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Biol Lett. 2014 Jul;10(7). pii: 20140407. doi: 10.1098/rsbl.2014.0407.

The cockroach Blattella germanica obtains nitrogen from uric acid through a metabolic pathway shared with its bacterial endosymbiont.

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  • 1InstitutCavanilles de Biodiversitat i Biologia Evolutiva, Universitat de València, C/Catedràtic José Beltrán n° 2, Paterna 46980, Spain.
  • 2Institut de Biologia Evolutiva (Consejo Superior de Investigaciones Científicas and Universitat Pompeu Fabra), Passeig Marítim de la Barceloneta n° 37-49, Barcelona 08003, Spain.
  • 3InstitutCavanilles de Biodiversitat i Biologia Evolutiva, Universitat de València, C/Catedràtic José Beltrán n° 2, Paterna 46980, Spain amparo.latorre@uv.es.
  • 4InstitutCavanilles de Biodiversitat i Biologia Evolutiva, Universitat de València, C/Catedràtic José Beltrán n° 2, Paterna 46980, Spain Departament de Bioquímica i Biologia Molecular, Universitat de València, Burjassot 46100, Spain juli.pereto@uv.es.

Abstract

Uric acid stored in the fat body of cockroaches is a nitrogen reservoir mobilized in times of scarcity. The discovery of urease in Blattabacterium cuenoti, the primary endosymbiont of cockroaches, suggests that the endosymbiont may participate in cockroach nitrogen economy. However, bacterial urease may only be one piece in the entire nitrogen recycling process from insect uric acid. Thus, in addition to the uricolytic pathway to urea, there must be glutamine synthetase assimilating the released ammonia by the urease reaction to enable the stored nitrogen to be metabolically usable. None of the Blattabacterium genomes sequenced to date possess genes encoding for those enzymes. To test the host's contribution to the process, we have sequenced and analysed Blattella germanica transcriptomes from the fat body. We identified transcripts corresponding to all genes necessary for the synthesis of uric acid and its catabolism to urea, as well as for the synthesis of glutamine, asparagine, proline and glycine, i.e. the amino acids required by the endosymbiont. We also explored the changes in gene expression with different dietary protein levels. It appears that the ability to use uric acid as a nitrogen reservoir emerged in cockroaches after its age-old symbiotic association with bacteria.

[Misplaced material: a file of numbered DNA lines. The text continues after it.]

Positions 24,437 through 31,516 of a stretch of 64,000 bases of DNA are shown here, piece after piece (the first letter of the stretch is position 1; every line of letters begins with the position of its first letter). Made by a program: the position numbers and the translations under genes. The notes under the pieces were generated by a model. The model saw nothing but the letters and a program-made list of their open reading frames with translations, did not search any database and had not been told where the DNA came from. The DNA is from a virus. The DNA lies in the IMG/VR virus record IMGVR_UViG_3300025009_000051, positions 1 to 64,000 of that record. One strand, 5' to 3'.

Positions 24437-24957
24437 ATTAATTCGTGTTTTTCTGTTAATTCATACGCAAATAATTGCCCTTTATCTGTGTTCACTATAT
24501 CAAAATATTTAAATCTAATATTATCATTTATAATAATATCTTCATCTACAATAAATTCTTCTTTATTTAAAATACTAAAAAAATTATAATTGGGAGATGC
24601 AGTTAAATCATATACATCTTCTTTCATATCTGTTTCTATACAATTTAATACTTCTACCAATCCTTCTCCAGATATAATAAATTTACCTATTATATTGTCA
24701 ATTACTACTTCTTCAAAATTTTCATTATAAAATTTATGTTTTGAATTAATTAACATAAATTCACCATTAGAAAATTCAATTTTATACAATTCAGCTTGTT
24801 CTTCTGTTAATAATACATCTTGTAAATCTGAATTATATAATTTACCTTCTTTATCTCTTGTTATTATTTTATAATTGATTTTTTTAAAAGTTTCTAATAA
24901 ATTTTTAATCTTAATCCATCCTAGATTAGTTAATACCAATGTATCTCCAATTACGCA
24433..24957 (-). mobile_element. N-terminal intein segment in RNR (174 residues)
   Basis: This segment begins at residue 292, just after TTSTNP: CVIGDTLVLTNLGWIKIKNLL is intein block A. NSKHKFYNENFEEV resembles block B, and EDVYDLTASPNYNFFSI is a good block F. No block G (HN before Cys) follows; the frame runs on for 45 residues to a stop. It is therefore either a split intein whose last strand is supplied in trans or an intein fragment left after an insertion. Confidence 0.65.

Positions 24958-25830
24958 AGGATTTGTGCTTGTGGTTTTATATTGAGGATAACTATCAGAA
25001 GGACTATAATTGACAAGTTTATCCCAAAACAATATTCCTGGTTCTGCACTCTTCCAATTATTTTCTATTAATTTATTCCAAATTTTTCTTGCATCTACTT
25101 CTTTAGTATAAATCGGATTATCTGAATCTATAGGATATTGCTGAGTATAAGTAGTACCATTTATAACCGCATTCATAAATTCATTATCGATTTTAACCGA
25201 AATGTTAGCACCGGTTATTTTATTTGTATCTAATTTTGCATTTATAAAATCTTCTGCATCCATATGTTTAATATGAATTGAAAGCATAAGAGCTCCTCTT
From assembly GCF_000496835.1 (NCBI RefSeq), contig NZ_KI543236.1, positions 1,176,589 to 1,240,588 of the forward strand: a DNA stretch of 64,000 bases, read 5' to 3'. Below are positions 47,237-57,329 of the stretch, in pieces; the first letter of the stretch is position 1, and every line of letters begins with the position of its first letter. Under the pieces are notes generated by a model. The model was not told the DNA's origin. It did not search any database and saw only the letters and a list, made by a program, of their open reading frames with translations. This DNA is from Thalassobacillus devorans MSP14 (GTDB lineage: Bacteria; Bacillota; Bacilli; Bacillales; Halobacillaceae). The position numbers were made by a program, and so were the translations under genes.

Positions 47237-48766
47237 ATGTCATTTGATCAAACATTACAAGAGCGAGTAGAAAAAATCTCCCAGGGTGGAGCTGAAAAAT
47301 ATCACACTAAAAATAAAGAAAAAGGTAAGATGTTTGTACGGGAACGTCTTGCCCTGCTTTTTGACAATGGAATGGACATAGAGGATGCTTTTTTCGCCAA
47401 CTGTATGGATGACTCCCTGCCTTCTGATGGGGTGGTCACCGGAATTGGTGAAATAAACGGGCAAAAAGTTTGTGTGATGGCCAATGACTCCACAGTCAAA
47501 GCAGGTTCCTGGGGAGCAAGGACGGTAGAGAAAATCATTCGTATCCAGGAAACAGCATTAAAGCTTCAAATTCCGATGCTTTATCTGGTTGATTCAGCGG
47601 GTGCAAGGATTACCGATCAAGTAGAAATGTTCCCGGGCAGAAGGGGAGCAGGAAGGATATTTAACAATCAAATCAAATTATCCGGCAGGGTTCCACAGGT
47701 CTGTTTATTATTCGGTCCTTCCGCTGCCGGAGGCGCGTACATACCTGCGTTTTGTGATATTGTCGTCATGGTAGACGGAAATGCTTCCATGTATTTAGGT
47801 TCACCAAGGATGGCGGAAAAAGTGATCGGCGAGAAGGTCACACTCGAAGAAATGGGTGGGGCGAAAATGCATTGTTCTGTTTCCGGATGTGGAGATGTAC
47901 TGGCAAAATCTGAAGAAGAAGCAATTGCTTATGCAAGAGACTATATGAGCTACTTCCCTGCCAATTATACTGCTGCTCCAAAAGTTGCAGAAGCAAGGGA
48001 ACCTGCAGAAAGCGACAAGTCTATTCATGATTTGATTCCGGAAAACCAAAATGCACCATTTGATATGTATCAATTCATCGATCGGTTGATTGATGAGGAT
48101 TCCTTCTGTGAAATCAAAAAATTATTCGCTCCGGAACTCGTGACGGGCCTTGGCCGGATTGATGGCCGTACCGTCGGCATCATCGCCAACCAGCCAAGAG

© 2014 The Author(s) Published by the Royal Society. All rights reserved.

KEYWORDS:

Blattabacterium; asparagine; glutamine; glycine; nitrogen metabolism; proline

PMID:
25079497
[PubMed - in process]
PMCID:
PMC4126632
[Available on 2015/7/1]
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